Storage Auctions

Specialties

Specialties
« on: January 10, 2014, 08:06:03 AM »
One of the draws of storage auctions for me is the variety of items I have come across.  But it seems lately I have done really well with washer and dryers.  I have done some research and found ways to clean and repair many of the ones I have gotten and have been doing well selling them.  Just basic cleaning and painting usually does the trick as most of the ones I get are working fine.

Do you guys have specialties that you have found by accident?  As I buy more and research more it also makes picking a lot easier since I know what to look for now.

Offline Travis

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Re: Specialties
« Reply #1 on: January 10, 2014, 09:06:09 AM »
I love reselling used washer and dryers as well as mattresses. Almost any matching washer & dryer set that works will bring at least two hundred and they always sell within 48 hours. I love seeing a washer dryer set in a unit because I know that's a guaranteed return. I've probably bought 50 or more washer and dryer sets in the past 4 years. I never tested any of them and not one of them was ever returned. Most of the washer & dryers you find in a unit are going to work because they're almost a necessity, especially for a family . When they break, people need to fix them quickly. Not only that, who wants to pay to store something that large that doesn't work?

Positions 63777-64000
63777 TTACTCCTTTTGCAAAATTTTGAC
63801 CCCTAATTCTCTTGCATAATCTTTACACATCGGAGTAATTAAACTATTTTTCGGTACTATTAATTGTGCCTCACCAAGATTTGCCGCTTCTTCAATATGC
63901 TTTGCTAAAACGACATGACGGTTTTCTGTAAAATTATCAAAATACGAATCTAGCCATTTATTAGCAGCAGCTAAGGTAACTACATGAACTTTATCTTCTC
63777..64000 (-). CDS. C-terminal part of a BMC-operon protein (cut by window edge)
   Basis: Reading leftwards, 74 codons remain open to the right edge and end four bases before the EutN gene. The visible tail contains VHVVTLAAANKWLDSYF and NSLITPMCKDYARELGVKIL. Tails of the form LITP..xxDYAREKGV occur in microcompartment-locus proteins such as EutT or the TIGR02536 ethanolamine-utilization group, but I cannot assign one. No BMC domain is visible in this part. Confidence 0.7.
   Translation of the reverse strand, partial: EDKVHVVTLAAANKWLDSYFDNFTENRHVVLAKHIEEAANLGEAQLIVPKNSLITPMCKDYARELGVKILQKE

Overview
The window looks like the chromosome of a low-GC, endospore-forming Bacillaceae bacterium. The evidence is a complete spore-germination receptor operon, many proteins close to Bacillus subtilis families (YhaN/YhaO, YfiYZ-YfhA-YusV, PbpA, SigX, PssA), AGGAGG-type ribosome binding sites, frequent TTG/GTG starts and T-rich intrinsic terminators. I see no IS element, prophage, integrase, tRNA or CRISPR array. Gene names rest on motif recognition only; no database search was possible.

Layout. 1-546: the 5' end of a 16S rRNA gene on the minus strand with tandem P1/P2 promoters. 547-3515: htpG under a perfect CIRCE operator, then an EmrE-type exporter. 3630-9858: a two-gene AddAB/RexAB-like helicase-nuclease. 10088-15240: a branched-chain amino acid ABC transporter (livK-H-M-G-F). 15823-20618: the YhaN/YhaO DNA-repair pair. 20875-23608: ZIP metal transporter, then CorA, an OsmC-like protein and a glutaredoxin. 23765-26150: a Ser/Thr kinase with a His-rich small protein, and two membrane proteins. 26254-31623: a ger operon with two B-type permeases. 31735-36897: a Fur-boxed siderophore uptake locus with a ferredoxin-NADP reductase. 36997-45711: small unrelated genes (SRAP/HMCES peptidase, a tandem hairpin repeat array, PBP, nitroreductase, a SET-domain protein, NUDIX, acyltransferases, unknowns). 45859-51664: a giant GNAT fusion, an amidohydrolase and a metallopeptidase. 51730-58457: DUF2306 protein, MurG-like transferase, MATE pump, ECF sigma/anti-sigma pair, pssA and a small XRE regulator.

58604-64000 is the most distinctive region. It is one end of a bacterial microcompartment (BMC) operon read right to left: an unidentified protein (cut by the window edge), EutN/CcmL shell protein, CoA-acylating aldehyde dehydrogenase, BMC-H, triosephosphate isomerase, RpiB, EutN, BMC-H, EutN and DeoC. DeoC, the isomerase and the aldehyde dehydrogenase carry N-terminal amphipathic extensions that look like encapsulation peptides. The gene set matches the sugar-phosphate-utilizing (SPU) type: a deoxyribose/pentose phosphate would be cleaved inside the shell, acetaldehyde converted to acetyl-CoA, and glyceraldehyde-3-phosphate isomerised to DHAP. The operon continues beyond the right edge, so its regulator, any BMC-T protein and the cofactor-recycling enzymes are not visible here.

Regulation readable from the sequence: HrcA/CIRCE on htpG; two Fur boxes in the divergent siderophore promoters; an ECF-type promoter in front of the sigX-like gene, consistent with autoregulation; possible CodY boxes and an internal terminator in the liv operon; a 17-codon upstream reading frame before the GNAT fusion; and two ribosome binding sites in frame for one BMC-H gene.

Offline MovieMan

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Re: Specialties
« Reply #2 on: January 10, 2014, 09:52:52 AM »
After 15 years my Sears washer crapped out. I went to a flea market friend who just happened to have a single washer (no dryer) he had gotten in a locker. He hadn't tested it but guaranteed I could return it if didn't work.

It worked. My cost...$20 and it's still running 8 years later.  It always amazes me that people buy "insurance" policies on new washer/dryers, refrigerators, etc.  They can sell those and make money on them (the policies) because these items have a long-life.

I only bought one policy on an item and that was a laptop when they first came out and cost $1,000 for even a base model. I forget how much the policy was but 3 years later it paid off when the thing failed and they gave me a new one.  Now of course you can buy a base model for $300 or so and they are still pitching those policies.


Re: Specialties
« Reply #3 on: January 10, 2014, 10:01:45 AM »